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                         (“SOCIOCULTURAL FORCES”)

   Due to the close linkage between “social” and “cultural’ in the business
    world we link the two together to the term of “SOCIOCULTURAL” FORCES
    that we as business people must understand.

 Rules of thumb for doing international (cross-cultural) business:

    1. Be prepared

    2. Slow down

    3. Establish trust

    4. Understand the importance of language

    S. Respect the culture

    6. Understand the components of culture

 Culture is "learned" and is not innate (We are not born with culture).
 The first step to learning to live with other cultures is the realization
    that there are indeed other cultures.
 Culture defined: The sum total of beliefs, rules, techniques, institutions,
    and artifacts that characterize human populations. Culture consists of
    the individual worldviews, social rules, and interpersonal dynamics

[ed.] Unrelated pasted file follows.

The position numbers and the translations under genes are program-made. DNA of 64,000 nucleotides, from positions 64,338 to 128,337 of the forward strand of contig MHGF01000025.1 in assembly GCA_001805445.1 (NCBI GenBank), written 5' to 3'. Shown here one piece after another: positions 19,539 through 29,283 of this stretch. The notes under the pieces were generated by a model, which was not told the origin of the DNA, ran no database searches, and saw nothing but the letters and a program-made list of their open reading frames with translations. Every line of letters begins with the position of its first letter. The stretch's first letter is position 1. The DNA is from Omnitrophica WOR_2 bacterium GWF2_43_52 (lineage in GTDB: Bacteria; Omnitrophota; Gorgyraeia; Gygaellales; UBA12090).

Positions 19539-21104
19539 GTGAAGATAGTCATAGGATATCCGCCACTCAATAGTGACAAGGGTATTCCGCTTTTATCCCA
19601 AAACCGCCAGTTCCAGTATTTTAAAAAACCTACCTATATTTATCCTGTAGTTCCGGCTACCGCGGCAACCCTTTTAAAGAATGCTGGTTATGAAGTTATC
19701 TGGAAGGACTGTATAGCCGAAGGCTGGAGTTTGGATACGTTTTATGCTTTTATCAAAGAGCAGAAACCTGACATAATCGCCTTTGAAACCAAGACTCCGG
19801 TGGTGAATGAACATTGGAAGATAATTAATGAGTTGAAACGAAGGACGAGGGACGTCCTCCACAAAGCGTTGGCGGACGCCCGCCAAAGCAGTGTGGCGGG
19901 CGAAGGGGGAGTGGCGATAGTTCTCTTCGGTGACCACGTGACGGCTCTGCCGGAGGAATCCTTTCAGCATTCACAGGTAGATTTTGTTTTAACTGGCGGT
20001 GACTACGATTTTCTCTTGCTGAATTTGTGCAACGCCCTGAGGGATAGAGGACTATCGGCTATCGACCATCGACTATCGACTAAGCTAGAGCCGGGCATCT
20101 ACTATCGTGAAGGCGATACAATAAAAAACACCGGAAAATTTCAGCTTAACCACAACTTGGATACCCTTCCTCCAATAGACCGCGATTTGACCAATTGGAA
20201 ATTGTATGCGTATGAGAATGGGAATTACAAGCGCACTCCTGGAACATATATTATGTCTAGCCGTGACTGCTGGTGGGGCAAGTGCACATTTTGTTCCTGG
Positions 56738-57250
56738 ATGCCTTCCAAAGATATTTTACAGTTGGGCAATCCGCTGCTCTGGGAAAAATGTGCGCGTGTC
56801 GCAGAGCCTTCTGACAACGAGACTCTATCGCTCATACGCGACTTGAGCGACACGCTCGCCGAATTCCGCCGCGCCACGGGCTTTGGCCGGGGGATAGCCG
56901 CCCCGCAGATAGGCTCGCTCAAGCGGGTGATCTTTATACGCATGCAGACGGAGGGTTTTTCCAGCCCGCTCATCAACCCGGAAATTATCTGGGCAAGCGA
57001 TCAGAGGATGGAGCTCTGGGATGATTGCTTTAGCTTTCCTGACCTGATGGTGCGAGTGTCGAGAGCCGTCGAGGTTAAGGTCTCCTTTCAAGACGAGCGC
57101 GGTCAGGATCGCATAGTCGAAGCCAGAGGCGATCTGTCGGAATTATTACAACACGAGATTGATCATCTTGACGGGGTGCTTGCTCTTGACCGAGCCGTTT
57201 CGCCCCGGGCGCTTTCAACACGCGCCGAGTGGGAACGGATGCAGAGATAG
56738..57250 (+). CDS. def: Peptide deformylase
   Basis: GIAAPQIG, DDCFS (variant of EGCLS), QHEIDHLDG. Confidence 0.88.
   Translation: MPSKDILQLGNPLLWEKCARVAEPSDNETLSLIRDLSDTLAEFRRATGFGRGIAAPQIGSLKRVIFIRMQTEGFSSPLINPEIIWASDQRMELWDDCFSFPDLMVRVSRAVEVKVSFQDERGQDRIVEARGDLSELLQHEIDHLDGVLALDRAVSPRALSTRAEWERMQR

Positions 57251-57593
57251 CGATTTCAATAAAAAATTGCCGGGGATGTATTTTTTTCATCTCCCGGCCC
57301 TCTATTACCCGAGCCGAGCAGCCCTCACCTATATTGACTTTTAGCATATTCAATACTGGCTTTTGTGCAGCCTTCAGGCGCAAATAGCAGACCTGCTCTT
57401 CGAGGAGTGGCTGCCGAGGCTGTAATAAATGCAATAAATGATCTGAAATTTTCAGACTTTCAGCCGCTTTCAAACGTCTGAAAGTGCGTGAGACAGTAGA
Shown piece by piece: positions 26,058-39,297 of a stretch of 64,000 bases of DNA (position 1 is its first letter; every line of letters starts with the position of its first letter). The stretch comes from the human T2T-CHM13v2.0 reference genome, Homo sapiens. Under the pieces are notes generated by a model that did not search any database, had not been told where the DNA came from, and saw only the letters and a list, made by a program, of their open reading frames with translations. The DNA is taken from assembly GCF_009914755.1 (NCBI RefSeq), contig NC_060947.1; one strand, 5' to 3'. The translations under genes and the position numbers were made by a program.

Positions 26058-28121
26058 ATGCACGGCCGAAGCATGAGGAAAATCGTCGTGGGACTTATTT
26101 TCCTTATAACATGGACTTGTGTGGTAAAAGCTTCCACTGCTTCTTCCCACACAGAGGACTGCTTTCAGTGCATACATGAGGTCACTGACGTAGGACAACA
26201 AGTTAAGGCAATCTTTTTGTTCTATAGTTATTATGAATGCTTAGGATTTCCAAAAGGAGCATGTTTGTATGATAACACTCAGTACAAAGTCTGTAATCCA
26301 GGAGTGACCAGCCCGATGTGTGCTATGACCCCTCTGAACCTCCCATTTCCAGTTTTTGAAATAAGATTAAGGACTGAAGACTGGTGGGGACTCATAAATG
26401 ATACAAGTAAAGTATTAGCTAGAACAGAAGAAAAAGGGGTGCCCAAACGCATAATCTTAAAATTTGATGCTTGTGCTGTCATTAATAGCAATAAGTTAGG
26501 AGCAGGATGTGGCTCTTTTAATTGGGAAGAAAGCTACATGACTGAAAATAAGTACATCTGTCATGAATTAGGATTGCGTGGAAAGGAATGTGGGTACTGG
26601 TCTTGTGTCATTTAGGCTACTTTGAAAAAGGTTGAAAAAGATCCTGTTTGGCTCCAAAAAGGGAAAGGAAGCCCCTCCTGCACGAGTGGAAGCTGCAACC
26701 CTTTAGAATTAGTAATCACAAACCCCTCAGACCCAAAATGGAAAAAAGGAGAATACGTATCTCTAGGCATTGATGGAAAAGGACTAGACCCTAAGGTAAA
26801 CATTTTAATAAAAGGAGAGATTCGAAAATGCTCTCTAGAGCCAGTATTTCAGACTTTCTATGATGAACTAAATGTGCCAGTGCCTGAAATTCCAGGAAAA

characterizing a group of people set in a particular time and place.
 The various aspects of culture are "interrelated."
 Culture is "shared."
 Indeed, culture defines the "boundaries" of different groups.
 Ethnocentricity is the belief in the superiority of one's own ethnic group
    (We referred earlier to this as "self-reference criterion.")
 As Americans we MUST be careful to not try to impose our culture, our
    ways, on other cultures, or we may be referred to as "Ugly Americans."
   A national culture is definitely a key in determining the criteria by
    which managers are evaluated in each country. As Americans
    managing in another country we must be aware of this.
   Culture affects all business functions (e.g., marketing, human resources,
    production, accounting and finance, legal, R&D, etc.)
• Components of culture include:

    1. Aesthetics (A culture's sense of beauty and good expressed
       in its art, drama, folklore and dances.
    2. Attitudes and beliefs (Every culture has a set of attitudes and beliefs
       that influence nearly all aspects of human behavior and help bring
       order to a society and its individuals). Attitude towards "time" is
       what presents the most adaptation problems for Americans
       abroad....The American pride in directness and drive is interpreted
       by many foreigners as being brash and rude....People's attitude
       towards "change" makes it difficult for the marketer to introduce
       new products in many foreign markets...Understand "manana" and
       "adios, siesta time." Bottom line: The more consistent a new idea or